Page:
• Applying cold and heat alternatively to enhance
   • A heel pad and stretching the Achilles tendon
     complex can assist in recovery.
   • Use of semirigid orthoses is also effective, but
     some athletes find it difficult to participate with
     such an orthotic in their shoes.
Aggravating the injury increases the healing time.

            Heel Spurs
   • Heel spurs can be related to chronic plantar fasciitis.
   • Chronic inflammation can result in ossification at the
     site of attachment on the plantar aspect of the
   • Heel spurs result in long-term disability for many
Treatment of Heel Spurs
   • Athlete should consult a physician if spurs become
   • Applying a doughnut-shaped pad beneath the heel spur may
     help but rarely do they ameliorate the problem.

            Morton’s Foot
Morton’s foot typically involves either a shortened 1st metatarsal or an
  elongated 2nd metatarsal bone.
• The result shifts weight bearing to the 2nd metatarsal instead of
  along the 1st metatarsal.
• Results in pain throughout the foot during ambulation.

Morton’s foot may result in Morton’s neuroma.
    • The problem is usually with the nerve between the 3rd and 4th
      metatarsal heads.
    • Pain radiates to 3rd and 4th toes.
    • A neuroma is an abnormal growth on a nerve.
    • Tight-fitting shoes may be the cause. Going barefoot may help.
    • This condition is best cared for by a physician.

          Arch Problems
There are two groups of arch problems: pes planus and pes cavus.

   • Pes planus related to pronation.

       • Excessive pronation can cause difficulties in the
         navicular bone and some of the joints around the ankle.
       • Arch taping has limited effectiveness.
       • Corrective arch orthoses may be beneficial.

   • Pes cavas associated with plantar fasciitis and clawing of the

       • Athlete may benefit from orthotic device.


Bunions are uncommon in high school and
  college athletes.
  • Can be inflamed bursae or bone or joint
  • Can be caused by improperly fitting shoes.
  • Chronic bunion should be evaluated by

     Blisters & Calluses
Blisters and calluses are very common formations,
   resulting from friction between layers of skin.
   • When a blister forms, fluid collects between skin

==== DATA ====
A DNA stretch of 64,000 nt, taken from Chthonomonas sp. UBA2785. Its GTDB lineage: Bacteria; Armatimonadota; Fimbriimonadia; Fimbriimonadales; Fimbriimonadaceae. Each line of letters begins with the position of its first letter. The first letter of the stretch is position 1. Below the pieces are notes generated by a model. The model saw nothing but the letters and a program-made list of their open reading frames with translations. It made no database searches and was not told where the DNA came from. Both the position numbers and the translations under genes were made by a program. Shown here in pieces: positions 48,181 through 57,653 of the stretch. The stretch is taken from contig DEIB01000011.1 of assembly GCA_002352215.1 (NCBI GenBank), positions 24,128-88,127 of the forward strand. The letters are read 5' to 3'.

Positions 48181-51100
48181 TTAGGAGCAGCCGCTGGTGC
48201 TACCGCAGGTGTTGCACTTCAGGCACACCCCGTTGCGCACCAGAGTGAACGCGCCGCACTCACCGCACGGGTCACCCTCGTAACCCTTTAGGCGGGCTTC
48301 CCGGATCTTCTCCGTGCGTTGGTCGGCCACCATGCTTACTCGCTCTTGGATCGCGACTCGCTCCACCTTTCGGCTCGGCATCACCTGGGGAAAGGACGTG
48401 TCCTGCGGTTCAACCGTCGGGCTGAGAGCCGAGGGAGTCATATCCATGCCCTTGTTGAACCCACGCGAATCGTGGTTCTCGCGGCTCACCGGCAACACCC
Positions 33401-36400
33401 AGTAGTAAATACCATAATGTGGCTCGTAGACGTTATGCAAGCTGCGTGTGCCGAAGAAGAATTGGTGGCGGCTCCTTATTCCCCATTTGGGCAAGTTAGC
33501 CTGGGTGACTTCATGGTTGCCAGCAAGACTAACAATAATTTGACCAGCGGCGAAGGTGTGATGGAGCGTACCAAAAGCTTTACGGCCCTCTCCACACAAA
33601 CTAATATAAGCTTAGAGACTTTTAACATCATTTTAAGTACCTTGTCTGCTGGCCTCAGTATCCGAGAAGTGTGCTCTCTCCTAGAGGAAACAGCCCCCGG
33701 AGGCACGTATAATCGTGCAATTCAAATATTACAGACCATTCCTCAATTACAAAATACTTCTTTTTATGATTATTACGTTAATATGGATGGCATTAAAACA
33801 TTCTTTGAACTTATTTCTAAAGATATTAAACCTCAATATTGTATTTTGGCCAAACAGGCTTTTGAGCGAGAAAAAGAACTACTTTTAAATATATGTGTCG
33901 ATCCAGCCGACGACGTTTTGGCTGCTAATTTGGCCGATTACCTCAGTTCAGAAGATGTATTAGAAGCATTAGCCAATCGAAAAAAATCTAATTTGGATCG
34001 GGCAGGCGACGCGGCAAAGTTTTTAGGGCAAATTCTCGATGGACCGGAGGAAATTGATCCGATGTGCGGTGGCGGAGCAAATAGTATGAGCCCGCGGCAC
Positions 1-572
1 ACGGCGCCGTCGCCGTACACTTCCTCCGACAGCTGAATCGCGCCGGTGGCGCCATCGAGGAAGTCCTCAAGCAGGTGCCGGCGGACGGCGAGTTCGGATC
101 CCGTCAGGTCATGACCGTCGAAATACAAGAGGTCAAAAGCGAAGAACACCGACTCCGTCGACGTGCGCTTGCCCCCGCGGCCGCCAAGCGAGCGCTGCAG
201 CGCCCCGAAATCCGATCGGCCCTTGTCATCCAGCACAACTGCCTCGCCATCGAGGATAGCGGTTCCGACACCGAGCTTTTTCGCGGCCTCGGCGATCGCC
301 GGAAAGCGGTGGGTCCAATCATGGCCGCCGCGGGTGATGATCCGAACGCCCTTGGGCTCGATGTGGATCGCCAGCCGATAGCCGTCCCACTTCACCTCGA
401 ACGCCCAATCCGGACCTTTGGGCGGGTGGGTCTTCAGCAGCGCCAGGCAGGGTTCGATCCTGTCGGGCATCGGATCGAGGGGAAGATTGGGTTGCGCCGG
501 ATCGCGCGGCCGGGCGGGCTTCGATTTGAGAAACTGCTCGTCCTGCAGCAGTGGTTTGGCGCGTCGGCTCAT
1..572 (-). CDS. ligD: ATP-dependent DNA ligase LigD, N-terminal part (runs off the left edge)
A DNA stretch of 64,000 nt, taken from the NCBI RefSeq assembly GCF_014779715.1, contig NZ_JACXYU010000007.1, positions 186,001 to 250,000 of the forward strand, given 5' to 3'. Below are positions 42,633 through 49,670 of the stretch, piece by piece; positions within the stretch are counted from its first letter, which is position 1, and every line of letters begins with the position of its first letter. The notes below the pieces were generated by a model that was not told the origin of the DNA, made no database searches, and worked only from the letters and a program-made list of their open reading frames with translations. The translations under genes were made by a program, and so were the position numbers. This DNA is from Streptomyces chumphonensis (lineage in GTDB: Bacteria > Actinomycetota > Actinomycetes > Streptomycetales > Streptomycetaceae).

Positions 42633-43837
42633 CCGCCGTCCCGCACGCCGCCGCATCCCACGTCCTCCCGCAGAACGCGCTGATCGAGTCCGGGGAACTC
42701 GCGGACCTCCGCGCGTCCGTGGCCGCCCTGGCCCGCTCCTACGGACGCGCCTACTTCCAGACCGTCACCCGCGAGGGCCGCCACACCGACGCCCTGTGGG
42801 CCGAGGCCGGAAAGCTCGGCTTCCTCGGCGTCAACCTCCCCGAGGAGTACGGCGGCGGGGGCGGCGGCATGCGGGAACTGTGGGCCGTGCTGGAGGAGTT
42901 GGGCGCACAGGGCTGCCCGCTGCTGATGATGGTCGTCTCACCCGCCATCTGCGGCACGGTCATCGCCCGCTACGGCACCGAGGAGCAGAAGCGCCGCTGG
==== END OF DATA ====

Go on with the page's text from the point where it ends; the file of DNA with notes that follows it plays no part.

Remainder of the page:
layers, occasionally the fluid will contain blood.
   • If the blister is large, it should be drained and the
     area padded to prevent further friction.
   • When draining a blister, it is best to leave top layer
     of skin in place.
   • Use sterile instruments and wear latex gloves or
     some other barrier to avoid contact with athlete’s
     body fluid.
Blisters & Calluses (continued)
 NSC First Aid Procedures
    • Wash area with soap and warm water; sterilize area with
      rubbing alcohol.
    • Use sterile needle to puncture the base of the blister and drain
      by applying light pressure. Process may need to be repeated
      during the first 24 hours.
    • Do not remove the top of the blister.
    • Apply antibiotic ointment to the top and cover with sterile
    • Check daily for signs of infection (redness or pus).
    • After 3-7 days, remove the top of blister and apply antibiotic
      ointment and sterile dressing.
    • Watch for signs of infection. Pad area with gauze pads or
            Toe Injuries
Common injuries are torn off nails or hematoma formation
  under the nail.
   • Collection of blood under nail needs to be released.
   • Use commercially available nail bore to drill small
     hole in nail to release blood.
Ingrown toenails may result from improperly fitting shoes.
   • Soak affected toe in warm antibacterial solution.
   • Elevate toenail by placing a small cotton roll under it
     and leave in place as nail grows.
   • Have athlete obtain shoes that fit more comfortably.

     Basic Taping




     Basic Taping (continued)




     Basic Taping (continued)

7.               8.             9.

      Basic Taping (continued)

10.             11.              12.

  Basic Taping (concluded)
13.            14.           15.